A brief history of violence. Chris Brown and the question of redemption.

February 13th, 2012

Did you watch the Grammy’s last night? We did, and enjoyed almost every bit of it (I’ll be sending Nicki Minaj’s people a bill for psychological damages). My kids were especially excited when Chris Brown took the stage. His arrest and conviction for assault happened long before they discovered his music, and I haven’t gotten around to talking to them about it yet. The same way I haven’t gotten around to telling them that John Lennon abused women, when we listen to Beatles music. Or that Lewis Carroll had a questionable interest in little girls, when we watch Tim Burton’s Alice in Wonderland. Or that Michael Jackson was tried for child abuse. It’s not that I’m withholding the information on purpose. It’s just that I’m not sure what the failings of the artist have to do with an appreciation of their art.

My friend Liz does not share my ambivalence, and she has a terrific conversation going on over at Mom101 about Chris Brown and the Grammys. As I tweeted a little while ago, Liz is one of my very favorite people to disagree with. It doesn’t happen very often, but when it does, it forces me to think really hard about what I think, and why. She sets a tone where people can disagree with affection and respect. In another era, Liz would be presiding over lunches at the Algonquin hotel, or hosting a salon in Paris. And I would be there faithfully.

In responding to one of my comments on her post, Liz wrote,

viscerally, I felt sick to my stomach watching him be lauded last night–at the very same time that we were mourning another talent, whose downward spiral was part because of an abusive relationship and its effects.

I think our gut feelings should generally be given the last word, but it got me thinking about my own history with violence between men and women.

I’ve never been a victim of violence, though as a vain and foolish young woman, I often got a perverse charge out of enraging the men I was involved with. I suppose it felt powerful, or I simply loved the drama. Thankfully, their mothers and fathers had raised them to know it was never acceptable to raise a hand to a woman, no matter what. They clenched their jaws, dug their nails into their palms and walked away. I once threw a plate at Patrick’s back and hit him with it. He kept walking.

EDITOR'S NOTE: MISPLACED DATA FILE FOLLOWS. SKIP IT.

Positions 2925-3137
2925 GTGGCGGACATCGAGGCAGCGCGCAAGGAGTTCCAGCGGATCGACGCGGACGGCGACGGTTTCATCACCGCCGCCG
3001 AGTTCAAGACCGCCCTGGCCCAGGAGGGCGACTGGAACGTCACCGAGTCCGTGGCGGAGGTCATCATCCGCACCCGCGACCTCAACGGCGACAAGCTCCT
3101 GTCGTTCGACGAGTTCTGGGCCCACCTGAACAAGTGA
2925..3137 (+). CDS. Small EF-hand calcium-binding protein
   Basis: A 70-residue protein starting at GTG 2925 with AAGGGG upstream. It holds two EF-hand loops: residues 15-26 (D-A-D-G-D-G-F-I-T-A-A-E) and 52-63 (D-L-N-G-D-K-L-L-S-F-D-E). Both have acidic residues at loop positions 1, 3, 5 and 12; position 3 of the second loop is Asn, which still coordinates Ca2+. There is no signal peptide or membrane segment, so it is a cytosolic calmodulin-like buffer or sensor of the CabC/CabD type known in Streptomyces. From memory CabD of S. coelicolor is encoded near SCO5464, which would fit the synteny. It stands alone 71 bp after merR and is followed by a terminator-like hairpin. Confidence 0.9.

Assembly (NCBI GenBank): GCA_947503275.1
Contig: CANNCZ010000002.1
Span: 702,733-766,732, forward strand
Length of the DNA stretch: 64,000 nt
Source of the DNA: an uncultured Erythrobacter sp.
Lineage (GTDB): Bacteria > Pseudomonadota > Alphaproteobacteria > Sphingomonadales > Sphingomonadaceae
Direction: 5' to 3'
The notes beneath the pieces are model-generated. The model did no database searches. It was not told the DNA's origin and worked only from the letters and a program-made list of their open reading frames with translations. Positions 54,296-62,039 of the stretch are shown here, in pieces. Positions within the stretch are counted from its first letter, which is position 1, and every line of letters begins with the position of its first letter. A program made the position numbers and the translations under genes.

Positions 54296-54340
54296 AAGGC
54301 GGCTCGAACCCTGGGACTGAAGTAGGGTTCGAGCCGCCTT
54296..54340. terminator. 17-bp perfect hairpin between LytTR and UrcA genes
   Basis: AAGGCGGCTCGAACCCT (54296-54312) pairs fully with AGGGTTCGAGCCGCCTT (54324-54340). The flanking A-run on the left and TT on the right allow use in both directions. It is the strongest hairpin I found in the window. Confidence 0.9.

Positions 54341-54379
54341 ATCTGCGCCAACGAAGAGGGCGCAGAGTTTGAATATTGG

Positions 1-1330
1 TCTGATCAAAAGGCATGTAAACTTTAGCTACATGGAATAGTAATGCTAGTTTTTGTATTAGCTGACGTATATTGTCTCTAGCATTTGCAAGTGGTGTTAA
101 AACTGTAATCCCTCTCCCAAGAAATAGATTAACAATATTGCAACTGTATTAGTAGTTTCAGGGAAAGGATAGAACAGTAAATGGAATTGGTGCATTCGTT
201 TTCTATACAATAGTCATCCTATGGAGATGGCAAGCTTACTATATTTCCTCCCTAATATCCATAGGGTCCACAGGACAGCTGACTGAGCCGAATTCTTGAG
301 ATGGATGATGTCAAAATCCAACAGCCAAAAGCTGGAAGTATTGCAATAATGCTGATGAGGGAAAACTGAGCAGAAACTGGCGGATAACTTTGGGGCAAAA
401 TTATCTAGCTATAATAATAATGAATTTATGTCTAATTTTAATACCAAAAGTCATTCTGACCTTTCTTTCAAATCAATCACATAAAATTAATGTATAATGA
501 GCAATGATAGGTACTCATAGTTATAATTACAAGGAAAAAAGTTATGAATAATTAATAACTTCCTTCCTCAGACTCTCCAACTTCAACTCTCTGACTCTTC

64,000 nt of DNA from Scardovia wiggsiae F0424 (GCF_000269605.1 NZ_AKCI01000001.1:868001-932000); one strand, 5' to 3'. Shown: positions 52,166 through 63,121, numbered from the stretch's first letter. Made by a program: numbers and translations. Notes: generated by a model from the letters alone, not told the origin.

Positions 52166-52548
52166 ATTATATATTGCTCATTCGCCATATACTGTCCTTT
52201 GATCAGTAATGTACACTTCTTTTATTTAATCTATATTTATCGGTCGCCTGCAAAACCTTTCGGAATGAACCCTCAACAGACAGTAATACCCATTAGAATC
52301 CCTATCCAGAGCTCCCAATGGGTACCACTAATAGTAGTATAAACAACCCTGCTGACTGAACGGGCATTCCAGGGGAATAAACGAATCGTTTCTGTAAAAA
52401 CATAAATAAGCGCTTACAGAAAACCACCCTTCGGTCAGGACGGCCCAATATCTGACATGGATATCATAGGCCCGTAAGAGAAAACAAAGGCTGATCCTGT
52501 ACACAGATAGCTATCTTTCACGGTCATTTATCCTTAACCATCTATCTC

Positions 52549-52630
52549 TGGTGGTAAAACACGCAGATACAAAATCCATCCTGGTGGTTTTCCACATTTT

That was an act of violence on my part. I’m not proud of it. I don’t laugh about it. Those were crazy, long-ago times, and I never did it again. If he had been the one to hit me with something, conventional wisdom would insist that I should walk out the door and never look back. That he was a chronic abuser.

This is not a defense of Chris Brown’s violent assault. Or even Chris Brown himself, who seems, at best, an extremely troubled person, and does nothing to help his own case. I get that there’s a difference between my throwing a plate at a man’s back, and a man punching a woman in the face. But I’m reticent to pass a sentence for life on him or his musical career. As I wrote on Liz’s post

I haven’t followed his story all that closely, but does he beat up “women” or was it a single assault? Obviously, once is way too often, but I hate to see anyone, especially a young person, refused an opportunity to grow past a mistake. If it’s been established that he’s an habitual abuser, that’s one thing, but being an habitual asshole isn’t sufficient grounds for lifelong censure in my opinion.

Liz thinks “mistake” is a weak term for what Brown did, but I don’t mean it was an accident. I mean it was a grievously bad choice, which is what criminal acts are.

In my early twenties, I trained as a volunteer responder for abused women, and I did get some first-hand insight into the pathological dynamic that is habitual (and often generational) domestic abuse. I remember looking at a little girl one night, as her mother backpeddled once again with the police, and despaired that she was watching her own destiny play out. She would be in her twenties now. I hope I was wrong.